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Old 08-16-2011, 06:16 AM   #11
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I assume you are using a spectrometer to measure this stuff...where did you get one that you can just do this stuff at home?

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Old 08-16-2011, 12:33 PM   #12
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The one I have was actually made by Beckman but for Hach (the water analysis people) from whom I bought it.

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Old 08-16-2011, 01:03 PM   #13
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I assume you are using a spectrometer to measure this stuff...where did you get one that you can just do this stuff at home?
I traded a function generator for it (I have a lot of idle / redundant equipment at home). I also have unlimited access to another spec (that I use for UV already) and a UV power meter and thermopile. I need to trade something for some chemicals and a little knowhow
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Old 08-16-2011, 01:40 PM   #14
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The know-how is free. You can get it here. It would be best,however, if you got a copy of the MOA. ASBC now publishes an abbreviated set of MOA's for craft brewers at a price which is much more reasonable than the full set (which is only available on line at this point anyway). If you don't want to buy those or can't find them I can go through the procedure in detail here. It's not really complicated at all for someone familiar with how to use a spectrophotometer.

There is one clunker in there though. After putting beer, acid and iso-octane into a 50 mL centrifuge tube it has to be shaken vigorously for 15 minutes. This can be done by hand (I even met a guy who does this for a living shaking by hand) but a mechanical shaker (it's obvious from the MOA that ASBC had Burell in mind) makes life much easier if you intend to do many anyalyses.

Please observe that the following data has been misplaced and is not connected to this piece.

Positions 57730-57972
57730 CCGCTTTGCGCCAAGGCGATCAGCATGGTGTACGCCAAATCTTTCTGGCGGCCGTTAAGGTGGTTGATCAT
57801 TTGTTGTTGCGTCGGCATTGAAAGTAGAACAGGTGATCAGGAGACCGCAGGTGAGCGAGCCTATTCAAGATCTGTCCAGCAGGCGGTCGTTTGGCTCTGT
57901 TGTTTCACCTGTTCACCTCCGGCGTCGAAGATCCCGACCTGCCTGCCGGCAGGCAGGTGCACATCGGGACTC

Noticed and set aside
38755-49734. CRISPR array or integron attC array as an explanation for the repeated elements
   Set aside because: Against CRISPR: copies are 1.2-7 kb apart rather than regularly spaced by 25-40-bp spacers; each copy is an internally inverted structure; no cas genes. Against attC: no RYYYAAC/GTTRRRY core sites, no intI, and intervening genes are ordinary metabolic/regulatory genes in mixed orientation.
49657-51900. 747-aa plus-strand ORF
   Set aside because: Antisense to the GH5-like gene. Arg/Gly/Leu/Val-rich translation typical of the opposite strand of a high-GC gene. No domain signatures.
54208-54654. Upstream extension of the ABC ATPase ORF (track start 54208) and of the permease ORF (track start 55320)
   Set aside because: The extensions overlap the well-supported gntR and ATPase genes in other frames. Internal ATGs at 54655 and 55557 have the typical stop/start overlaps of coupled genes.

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Old 08-16-2011, 03:47 PM   #15
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The know-how is free. You can get it here. It would be best,however, if you got a copy of the MOA. ASBC now publishes an abbreviated set of MOA's for craft brewers at a price which is much more reasonable than the full set (which is only available on line at this point anyway). If you don't want to buy those or can't find them I can go through the procedure in detail here. It's not really complicated at all for someone familiar with how to use a spectrophotometer.

There is one clunker in there though. After putting beer, acid and iso-octane into a 50 mL centrifuge tube it has to be shaken vigorously for 15 minutes. This can be done by hand (I even met a guy who does this for a living shaking by hand) but a mechanical shaker (it's obvious from the MOA that ASBC had Burell in mind) makes life much easier if you intend to do many anyalyses.
Lab Methods for Craft Brewers is $140 on Amazon. If I intended on taking this much further than a weekend experiment, I'd buy that. If I decide to go further and do a lot more analysis, it's a no brainer.

But right now I'm just looking for some fun between brew days. So, yes AJ, if you wouldn't mind detailing this one test, I'd appreciate it. The links I posted above have some broad strokes; I suspect you have further detail for a non-chemist like me. Thanks.
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Old 08-16-2011, 05:36 PM   #16
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Didn't think the book was that expensive!

What you need:

1. Spectrophotometer with UV capability
2. Quartz cuvets (expensive)*
3. 10 mL disposable pipets
4. 50 mL centrifuge tubes
5. Spectrographic grade 2,2,4 trimethyl pentane
6. 3 N hydrochloric acid
7. Octanol
8. Wrist action shaker (Burell) or wrists with good action
9. Centrifuge.
10. Pipetter (bulb) for 10 mL pipets
11. Smaller pipetter and tips

What you do: